Exhibitions & Profile: Dovecot Tapestry Studio

Low res_GarryFabianMiller_DovecotTapestryStudio_HearthRug_TheGoldenLight

Dovecot Tapestry Studio, based in Edinburgh, is a world-renowned producer of hand-woven tapestry and gun-tufted rugs. Continuing a century-long heritage of making and collaboration with leading international contemporary artists, the Studio weavers are dedicated to producing extraordinary works of art by commission from private and public collectors from around the globe.

Dovecot Foundation exists to champion Dovecot Tapestry Studio and its place in the world of contemporary art, design and making. The Foundation puts Dovecot Tapestry Studio at the heart of this mission in the support of the Dovecot Apprenticeship Programme, collaborations with leading artists from around the world and the development of cultural and educational partnerships. Ultimately, the Foundation seeks to bring the innovative work of contemporary artists and makers to a wider audience (see further).

Garry Fabian Miller Dwelling at Dovecot Gallery
15 May to 4 July 2015

Dwelling at Dovecot Gallery from 15 May to 4 July 2015 highlights the importance of home and its landscape to the work of Garry Fabian Miller. Alongside recent works by Fabian Miller, the exhibition will feature two new hearth rugs produced by Dovecot Tapestry Studio in collaboration with the artist, as well as explorations of the artist’s influences including important paintings by Winifred Nicholson.

Winifred Nicholson’s life of making, especially the strong relationship between art and home in the work she produced, has been of long-term interest to Fabian Miller. Dwelling offers new perspectives on the work of both artists by exploring, from Fabian Miller’s very personal standpoint, new and unexpected connections between them. Both artists have sought to express epic and transcendent ideas through their use of light and share a fine appreciation of craft. For Fabian Miller, light, particularly the light that flows in and out of his home and emanating from fire and hearth, has formed the focus of his recent work.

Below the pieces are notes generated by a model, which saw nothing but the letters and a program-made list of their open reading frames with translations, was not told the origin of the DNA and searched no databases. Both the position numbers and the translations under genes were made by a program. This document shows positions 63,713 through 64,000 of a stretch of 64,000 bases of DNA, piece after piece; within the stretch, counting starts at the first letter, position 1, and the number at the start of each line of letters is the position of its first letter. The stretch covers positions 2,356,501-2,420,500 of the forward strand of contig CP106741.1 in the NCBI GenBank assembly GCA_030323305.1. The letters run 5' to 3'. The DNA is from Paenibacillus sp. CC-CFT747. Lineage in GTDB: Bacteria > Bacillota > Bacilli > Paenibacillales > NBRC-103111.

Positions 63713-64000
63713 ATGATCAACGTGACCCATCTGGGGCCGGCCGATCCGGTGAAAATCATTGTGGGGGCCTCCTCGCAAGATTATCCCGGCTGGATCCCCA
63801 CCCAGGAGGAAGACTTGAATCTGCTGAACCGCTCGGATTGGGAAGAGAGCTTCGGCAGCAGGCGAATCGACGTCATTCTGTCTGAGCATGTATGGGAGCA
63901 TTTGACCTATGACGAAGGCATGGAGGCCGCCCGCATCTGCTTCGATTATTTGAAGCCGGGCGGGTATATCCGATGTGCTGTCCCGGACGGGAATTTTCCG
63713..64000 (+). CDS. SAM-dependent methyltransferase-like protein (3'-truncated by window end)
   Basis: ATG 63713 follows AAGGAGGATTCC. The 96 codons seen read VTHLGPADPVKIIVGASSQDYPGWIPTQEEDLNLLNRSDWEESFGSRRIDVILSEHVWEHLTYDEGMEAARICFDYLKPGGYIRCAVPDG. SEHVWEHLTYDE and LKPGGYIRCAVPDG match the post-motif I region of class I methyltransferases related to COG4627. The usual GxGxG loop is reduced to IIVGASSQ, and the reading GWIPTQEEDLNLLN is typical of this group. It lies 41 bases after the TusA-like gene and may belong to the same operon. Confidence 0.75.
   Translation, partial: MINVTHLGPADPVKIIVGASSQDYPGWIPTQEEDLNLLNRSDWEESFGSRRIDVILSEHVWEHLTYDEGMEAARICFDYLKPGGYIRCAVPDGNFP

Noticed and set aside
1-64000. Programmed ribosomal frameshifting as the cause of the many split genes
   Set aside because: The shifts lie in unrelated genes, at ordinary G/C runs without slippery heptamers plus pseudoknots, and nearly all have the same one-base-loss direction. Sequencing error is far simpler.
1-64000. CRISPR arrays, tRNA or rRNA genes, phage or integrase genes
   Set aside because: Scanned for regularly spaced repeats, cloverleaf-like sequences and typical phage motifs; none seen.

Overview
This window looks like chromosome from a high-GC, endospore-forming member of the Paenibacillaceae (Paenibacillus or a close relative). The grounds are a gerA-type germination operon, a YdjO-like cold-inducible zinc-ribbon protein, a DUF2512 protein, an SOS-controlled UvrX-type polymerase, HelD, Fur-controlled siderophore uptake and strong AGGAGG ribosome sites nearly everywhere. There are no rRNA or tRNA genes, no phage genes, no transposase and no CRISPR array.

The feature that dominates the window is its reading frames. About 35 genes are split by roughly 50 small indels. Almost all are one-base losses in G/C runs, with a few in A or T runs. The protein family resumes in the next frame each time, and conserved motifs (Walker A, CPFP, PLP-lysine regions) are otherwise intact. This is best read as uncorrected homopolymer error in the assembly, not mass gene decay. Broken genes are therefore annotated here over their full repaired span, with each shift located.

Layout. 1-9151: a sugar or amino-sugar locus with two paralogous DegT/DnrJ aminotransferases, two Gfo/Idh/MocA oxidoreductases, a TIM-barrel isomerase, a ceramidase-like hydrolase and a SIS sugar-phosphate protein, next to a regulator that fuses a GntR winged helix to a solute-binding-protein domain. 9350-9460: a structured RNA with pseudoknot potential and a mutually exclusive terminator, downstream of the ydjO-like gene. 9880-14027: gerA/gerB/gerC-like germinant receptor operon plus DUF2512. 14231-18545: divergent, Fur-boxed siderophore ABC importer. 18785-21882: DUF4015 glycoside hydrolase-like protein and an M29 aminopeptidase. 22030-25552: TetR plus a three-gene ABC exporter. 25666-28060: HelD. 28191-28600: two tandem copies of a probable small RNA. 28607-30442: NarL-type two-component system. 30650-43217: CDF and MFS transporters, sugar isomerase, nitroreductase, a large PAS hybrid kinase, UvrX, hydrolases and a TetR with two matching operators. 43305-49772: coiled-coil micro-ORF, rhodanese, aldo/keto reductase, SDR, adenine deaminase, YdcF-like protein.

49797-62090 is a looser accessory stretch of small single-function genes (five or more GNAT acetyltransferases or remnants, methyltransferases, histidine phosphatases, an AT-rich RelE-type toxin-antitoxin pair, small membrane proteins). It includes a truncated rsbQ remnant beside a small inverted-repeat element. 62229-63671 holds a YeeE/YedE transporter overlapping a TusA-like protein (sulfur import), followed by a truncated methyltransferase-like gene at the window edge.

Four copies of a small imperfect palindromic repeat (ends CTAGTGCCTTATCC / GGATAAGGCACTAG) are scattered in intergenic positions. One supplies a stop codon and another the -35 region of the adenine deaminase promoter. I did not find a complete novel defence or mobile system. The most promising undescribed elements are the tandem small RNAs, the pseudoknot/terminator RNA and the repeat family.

A key focus of Dwelling is Fabian Miller’s two new gun-tufted hearth rugs, Hearth Rug, The Golden Light and Hearth Rug, The Ruby Embers, both tufted by Dennis Reinmüller at Dovecot Tapestry Studio. Initial conversations between Dovecot Weaver Jonathan Cleaver and Fabian Miller in 2014 explored interests shared by the artist and Studio; craft processes, the textures of their materials, and the impact of colour.

Following discussion of the how Fabian Miller’s photographs would evolve in their translation into textile objects, samples were made to develop colour ranges and an approach to rendering the chosen images. Dwelling shows the diverse influences that have informed the design and creation of the hearth rugs and also marks the beginning of an on-going relationship with Dovecot – a larger tapestry project on the theme of the horizon is planned. Tapestry samples woven by Jonathan Cleaver from designs by Fabian Miller are also included in the exhibition.

Amongst works and objects of significance in Dwelling, is a ‘hooky rug’ titled Two Cats by the Fire made by Margaret Warwick in 1923 from the collection of Winifred Nicholson. Oil paintings by Nicholson are also exhibited; Consciousness painted in 1980 and an early work from 1927 titled Fire and Water. In Consciousness, light emanates from a central point just as in the circular forms represented in Fabian Miller’s displayed body of dye destruction photographic print works including Gaze and Exposure.